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February 09, 2010 05:55 PM UTC

Finally, a Rasmussen Poll Democrats Can Love

  • 21 Comments
  • by: Colorado Pols

Most early polls in any race have not been kind to Democrats, which is not unexpected given the anti-incumbent sentiment nationwide. But as the Grand Junction Sentinel reports:

A new poll shows Denver Mayor John Hickenlooper leading the likely Republican nominee to be the next governor of Colorado.

A Rasmussen poll released Monday showed that the Denver Democrat leads former U.S. Rep. Scott McInnis 49 percent to 45 percent.

A month ago, Rasmussen had McInnis in a three-point lead over Hickenlooper the day he entered the race for governor after Gov. Bill Ritter announced he was dropping out.

At that same time, McInnis held a six-point lead over U.S. Interior Secretary Ken Salazar, who was briefly thought to be the lead contender immediately after Ritter ended his re-election campaign.

The poll said Hickenlooper remained the better-known candidate.

It showed that 35 percent of the 500 likely voters surveyed viewed the mayor very favorably, while 12 percent regarded him very unfavorably.

At the same time, McInnis was viewed favorably by 13 percent of respondents and unfavorably by 14 percent. The poll has a margin of error of plus or minus 4.5 percent…

We repeat our boilerplate disclaimer about putting too much stock into early polls. Nearly every poll done this far out from Election Day is fairly useless because the average voter doesn’t really know any of the candidates.

That said, and especially given what many consider to be Rasmussen’s built-in GOP biases, you can’t call this entirely insignificant. This is the first real poll on the Governor’s race since Rasmussen’s snap poll from a month ago, on the day Bill Ritter announced he would not run again, and can’t be relied upon as a benchmark; Hickenlooper wasn’t even a candidate yet.

And as we’ve said before — which most pollsters acknowledge — the most significant early numbers at this point in a campaign are the “very” favorable and unfavorable ratings. In order to rate someone as “very” favorable or unfavorable, you generally have to have somewhat of an informed opinion. Hickenlooper’s 35% “very favorable” rating is not good news for Republicans.  

Comments

21 thoughts on “Finally, a Rasmussen Poll Democrats Can Love

  1. here:

    Just one percent (1%) of Colorado voters now prefer some other candidate given this match-up, and six percent (6%) remain undecided.

    Ritter was trailing McInnis 48% to 40% in December prior to his announcement that he would not seek reelection. . . .

    Both parties will choose their Senate and governor nominees in August 10 primaries, but Hickenlooper and McInnis for now are expected to be the gubernatorial choices.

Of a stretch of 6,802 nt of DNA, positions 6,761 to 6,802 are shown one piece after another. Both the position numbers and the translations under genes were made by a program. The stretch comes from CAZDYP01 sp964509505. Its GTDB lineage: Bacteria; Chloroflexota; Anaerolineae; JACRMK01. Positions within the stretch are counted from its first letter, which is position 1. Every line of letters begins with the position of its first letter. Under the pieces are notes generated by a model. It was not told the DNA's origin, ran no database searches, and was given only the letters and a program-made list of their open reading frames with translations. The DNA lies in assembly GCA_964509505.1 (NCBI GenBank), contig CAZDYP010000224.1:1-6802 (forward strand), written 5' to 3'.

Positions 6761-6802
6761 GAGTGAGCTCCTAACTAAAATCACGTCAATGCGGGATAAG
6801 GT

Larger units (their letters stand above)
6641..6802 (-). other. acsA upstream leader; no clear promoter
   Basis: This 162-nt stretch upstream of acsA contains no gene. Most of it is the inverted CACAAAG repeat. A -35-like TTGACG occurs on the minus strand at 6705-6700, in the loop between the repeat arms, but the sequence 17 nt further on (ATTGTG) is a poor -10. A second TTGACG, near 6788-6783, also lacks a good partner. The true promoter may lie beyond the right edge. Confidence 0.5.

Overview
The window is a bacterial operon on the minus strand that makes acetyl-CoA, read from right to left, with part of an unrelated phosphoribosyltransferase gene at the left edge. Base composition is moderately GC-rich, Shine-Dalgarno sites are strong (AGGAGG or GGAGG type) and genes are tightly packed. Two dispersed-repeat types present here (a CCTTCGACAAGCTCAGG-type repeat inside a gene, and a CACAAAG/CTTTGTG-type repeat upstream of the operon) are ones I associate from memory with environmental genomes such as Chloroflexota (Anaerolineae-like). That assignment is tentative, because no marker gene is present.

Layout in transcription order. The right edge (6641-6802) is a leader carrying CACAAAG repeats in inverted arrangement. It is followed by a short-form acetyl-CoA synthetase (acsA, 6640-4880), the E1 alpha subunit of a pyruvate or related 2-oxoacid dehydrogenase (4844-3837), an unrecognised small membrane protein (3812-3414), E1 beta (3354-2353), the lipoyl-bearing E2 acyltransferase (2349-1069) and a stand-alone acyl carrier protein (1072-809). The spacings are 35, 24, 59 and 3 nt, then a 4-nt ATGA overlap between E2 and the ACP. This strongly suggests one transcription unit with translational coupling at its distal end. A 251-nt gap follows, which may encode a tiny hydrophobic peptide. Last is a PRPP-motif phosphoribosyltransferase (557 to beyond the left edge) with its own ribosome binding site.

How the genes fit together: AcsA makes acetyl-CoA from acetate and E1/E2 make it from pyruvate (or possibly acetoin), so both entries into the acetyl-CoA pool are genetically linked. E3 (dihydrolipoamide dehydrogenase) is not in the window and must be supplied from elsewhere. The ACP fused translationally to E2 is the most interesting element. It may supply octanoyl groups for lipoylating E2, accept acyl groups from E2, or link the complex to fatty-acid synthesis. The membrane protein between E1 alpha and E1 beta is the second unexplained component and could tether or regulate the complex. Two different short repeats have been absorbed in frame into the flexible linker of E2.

Last month, McInnis also held a six-point lead over then-possible candidate Ken Salazar. . . .

    At this point, Hickenlooper edges McInnis among both male and female voters. Voters not affiliated with either party prefer the Democrat by five points.

    Hickenlooper remains the better-known candidate at this point. Thirty-five percent (35%) view the mayor very favorably. Twelve percent (12%) regard him very unfavorably. Just eight percent (8%) have no opinion of Hickenlooper.

    McInnis is viewed very favorably by 13% and very unfavorably by 14%, but 19% have no opinion of him.

    Hickenlooper Net Intense Feeling +23%

    McInnis Net Intense Feeling -1%

    Hickenlooper Middling Opinion 45%

    McInnis Middling Opinion 54%

    Hickenlooper No Opinion 8%

    McInnis No Opinion 19%

    Not sure what to make of the fact that only 6% of undecided, despite the fact that 8% have no opinion of Hickenlooper and 14% have no opinion of McInnis.

    1. Not sure what to make of the fact that only 6% of undecided, despite the fact that 8% have no opinion of Hickenlooper and 14% have no opinion of McInnis.

      Data that says only 6 percent undecided while 22 percent have no opinion tells me that you’re looking at straight-ticket voters.  That would be my working hypothesis, at any rate, until I had better data.  I think we’re looking at people who choose strictly by the letter after a candidate’s name.

      I believe that Rasmussen states the party ID of each candidate as part of the question.  There is no prior question without the party ID to establish what part of the result is due to name recognition.

      1. The 8% with no opinion on Hickenlooper could have a strong opinion on McInnis, leaving them with a clear preference; and the same with the 14% with no opinion on McInnis. So it’ probably much less than 22% with no opinion about either candidate. Party ID no doubt plays a big role in all this too — “If he’s a Democrat, then I’ve got an opinion about what’s his name!”

        1. from the time Secretary Salazar said not him (Th or Fri), through the weekend AR was calling around testing the idea of switching.

          Then that Tue he held a press conference to announce he was running for the Senate with no money.

                    1. If the AR campaign ever starts to clarify and make more sense, then it will be fair to hold you to a higher standard.  🙂

  2. Strongest candidate.

    national Democratic party did a quick poll to test names against McInnis, right after Ritter stepped aside.

    I did not see the poll but have been told by those that did, that it showed Hick marginally stronger against McInnis than Salazar.

  3. If it comes down to who is more likable, it’s Hick. Looks like the big Dick isn’t making much of a dent so far with the Call-him-Hickenritter/Chickenritter campaign.

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